Your Business

Don’t Let Molehills Become Mountains in Your Company

By Brian Moran

Into every small business owner’s life, some rain must fall. But the key is to not let a few intermittent showers become a downpour. When something happens, whether it’s an employee issue, an operational problem or a technology disruption, it’s important to act immediately so the drip doesn’t turn into a flood.

Let’s look at a few issues that might arise at your small business and how you should deal with them.

Employees – As the cliché goes, one bad apple can indeed spoil the whole bunch. The same principle applies if you have unproductive employees on staff. Your hard-working employees are bound to resent these laggards, since they’re likely the ones picking up the slack—and they’re going to be angry with you if you don’t do something about it. Though it might seem trivial, an employee or two with bad attitudes can all too quickly turn into a massive office morale problem. It’s your responsibility to either weed out the negative employees or turn their attitudes around.

Safety and Security – Too many small business owners simply ignore security issues because they think their businesses are too small to be targeted by cyber-hackers. This can be a tragic misjudgment. Hackers and cyber thieves typically look for the weak link in the chain and small businesses that don’t safeguard their data are tempting targets. In fact, according to a 2015 survey from Endurance International Group, 31 percent of small businesses have already experienced an actual or attempted cyber attack. It is critical you create a cybersecurity plan, which should include:

  • Limits on how much personal work can be done on work-issued computers and mobile devices
  • A strictly enforced password policy
  • Installation of top-flight security software on all computers, laptops and mobile devices
  • An educated staff that’s on the lookout for security breaches

Employees can be your weakest internal link. It’s easy to lose a phone or laptop with crucial data on it. Make sure to change passwords every time an employee leaves, and that crucial data is stored in the cloud, where it’s harder to hack into and not likely to be lost instead of on computers and mobile devices.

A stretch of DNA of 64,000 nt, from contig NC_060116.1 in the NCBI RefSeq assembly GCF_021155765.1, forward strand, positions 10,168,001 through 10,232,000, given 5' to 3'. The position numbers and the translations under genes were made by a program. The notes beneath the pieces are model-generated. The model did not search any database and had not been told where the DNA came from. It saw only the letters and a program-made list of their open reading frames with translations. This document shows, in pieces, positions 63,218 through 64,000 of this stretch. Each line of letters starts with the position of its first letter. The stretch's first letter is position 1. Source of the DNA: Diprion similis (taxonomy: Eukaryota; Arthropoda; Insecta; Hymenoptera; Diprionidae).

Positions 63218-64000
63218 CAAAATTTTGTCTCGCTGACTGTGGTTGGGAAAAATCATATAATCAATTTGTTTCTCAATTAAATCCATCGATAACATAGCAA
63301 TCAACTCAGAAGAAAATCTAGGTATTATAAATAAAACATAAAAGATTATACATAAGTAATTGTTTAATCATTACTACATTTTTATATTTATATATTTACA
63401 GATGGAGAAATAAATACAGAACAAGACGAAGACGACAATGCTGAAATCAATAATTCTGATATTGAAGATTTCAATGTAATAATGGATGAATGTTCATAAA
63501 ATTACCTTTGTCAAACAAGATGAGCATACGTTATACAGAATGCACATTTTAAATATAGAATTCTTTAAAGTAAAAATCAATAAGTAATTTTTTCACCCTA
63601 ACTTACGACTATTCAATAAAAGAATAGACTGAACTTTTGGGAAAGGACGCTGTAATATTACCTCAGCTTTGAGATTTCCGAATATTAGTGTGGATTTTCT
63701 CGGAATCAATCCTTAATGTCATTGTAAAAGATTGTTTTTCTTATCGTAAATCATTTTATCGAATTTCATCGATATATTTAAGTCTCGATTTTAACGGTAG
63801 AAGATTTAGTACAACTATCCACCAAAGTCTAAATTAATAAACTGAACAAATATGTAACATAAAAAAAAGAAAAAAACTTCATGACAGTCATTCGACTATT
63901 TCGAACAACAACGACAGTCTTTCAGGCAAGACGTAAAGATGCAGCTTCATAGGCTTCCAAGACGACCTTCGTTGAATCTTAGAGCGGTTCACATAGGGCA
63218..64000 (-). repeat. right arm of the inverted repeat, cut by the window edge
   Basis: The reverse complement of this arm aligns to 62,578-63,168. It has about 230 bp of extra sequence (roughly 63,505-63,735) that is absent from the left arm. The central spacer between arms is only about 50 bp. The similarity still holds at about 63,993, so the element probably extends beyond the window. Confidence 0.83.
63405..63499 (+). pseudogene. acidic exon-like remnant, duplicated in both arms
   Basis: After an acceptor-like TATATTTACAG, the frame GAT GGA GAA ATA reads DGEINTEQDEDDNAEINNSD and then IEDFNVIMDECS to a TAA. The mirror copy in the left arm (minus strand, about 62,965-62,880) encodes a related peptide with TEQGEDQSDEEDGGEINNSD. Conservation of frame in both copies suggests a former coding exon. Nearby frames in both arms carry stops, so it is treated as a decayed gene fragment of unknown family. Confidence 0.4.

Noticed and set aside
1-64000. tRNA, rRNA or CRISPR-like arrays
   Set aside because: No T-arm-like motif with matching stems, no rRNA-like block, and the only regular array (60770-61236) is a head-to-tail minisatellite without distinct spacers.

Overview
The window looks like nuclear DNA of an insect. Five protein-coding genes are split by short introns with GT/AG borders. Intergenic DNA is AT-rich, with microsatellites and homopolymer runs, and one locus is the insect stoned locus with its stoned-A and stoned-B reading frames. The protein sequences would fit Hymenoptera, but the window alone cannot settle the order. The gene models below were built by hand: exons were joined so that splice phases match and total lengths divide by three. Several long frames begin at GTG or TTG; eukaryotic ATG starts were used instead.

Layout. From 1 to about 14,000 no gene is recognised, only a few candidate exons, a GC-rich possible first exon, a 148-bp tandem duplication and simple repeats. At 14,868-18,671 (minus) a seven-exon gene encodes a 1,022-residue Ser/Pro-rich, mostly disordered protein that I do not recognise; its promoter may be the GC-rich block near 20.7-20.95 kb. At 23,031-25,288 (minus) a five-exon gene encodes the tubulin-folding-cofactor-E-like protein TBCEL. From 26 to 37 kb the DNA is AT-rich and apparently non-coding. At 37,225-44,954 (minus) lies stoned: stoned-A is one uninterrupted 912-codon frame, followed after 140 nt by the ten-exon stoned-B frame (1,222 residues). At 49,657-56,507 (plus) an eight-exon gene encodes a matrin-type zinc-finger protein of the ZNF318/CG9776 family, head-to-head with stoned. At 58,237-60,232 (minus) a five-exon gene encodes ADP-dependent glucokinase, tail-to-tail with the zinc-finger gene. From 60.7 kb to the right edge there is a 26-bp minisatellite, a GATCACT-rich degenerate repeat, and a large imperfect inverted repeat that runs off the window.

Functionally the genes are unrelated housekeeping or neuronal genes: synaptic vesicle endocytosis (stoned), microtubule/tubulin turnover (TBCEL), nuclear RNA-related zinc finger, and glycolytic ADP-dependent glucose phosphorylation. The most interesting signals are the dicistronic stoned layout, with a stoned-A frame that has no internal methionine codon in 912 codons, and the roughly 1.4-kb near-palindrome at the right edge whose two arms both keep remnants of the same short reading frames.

Maintenance and Repairs – It’s easy to overlook the little things, such as a small leak in the roof, a drippy faucet in your restaurant or restrooms, a wobbly leg on a chair, a commercial vehicle with loose brakes or balding tires. All of these things, which can usually initially be fixed for a few hundred dollars or less, can end up costing you thousands. If you operate out of a physical location, you need to make sure your entryway is well lit and maintained, or a customer could fall and sue you. Create a maintenance checklist that you check at least quarterly to make sure everything is in good repair.

Insurance – Insurance is something business owners tend to worry about once—when they initially get the policy. Once received, they put it in a drawer and forget about it. Reviewing and, if necessary, updating your policy at least once a year is imperative. However, if your business is growing and you hire new employees, buy new equipment or open a new location, you should also update your insurance policies to make sure you are covered.

There are numerous areas you need to have coverage for, and they’ll vary depending on the industry you’re in and what state you’re located in, but one that’s often overlooked today is cyber-insurance. If you operate a virtual or home-based business, don’t make the mistake of thinking you’re covered by your standard homeowner’s policy—chances are you’re not.

Again, this may seem trivial considering all the complexities of running a business, but if something happens in your business, and you’re under-insured (which will happen if you’re growing and still have the same coverage you had prior to that expansion) or without insurance you could end up with a real catastrophe on your hands.

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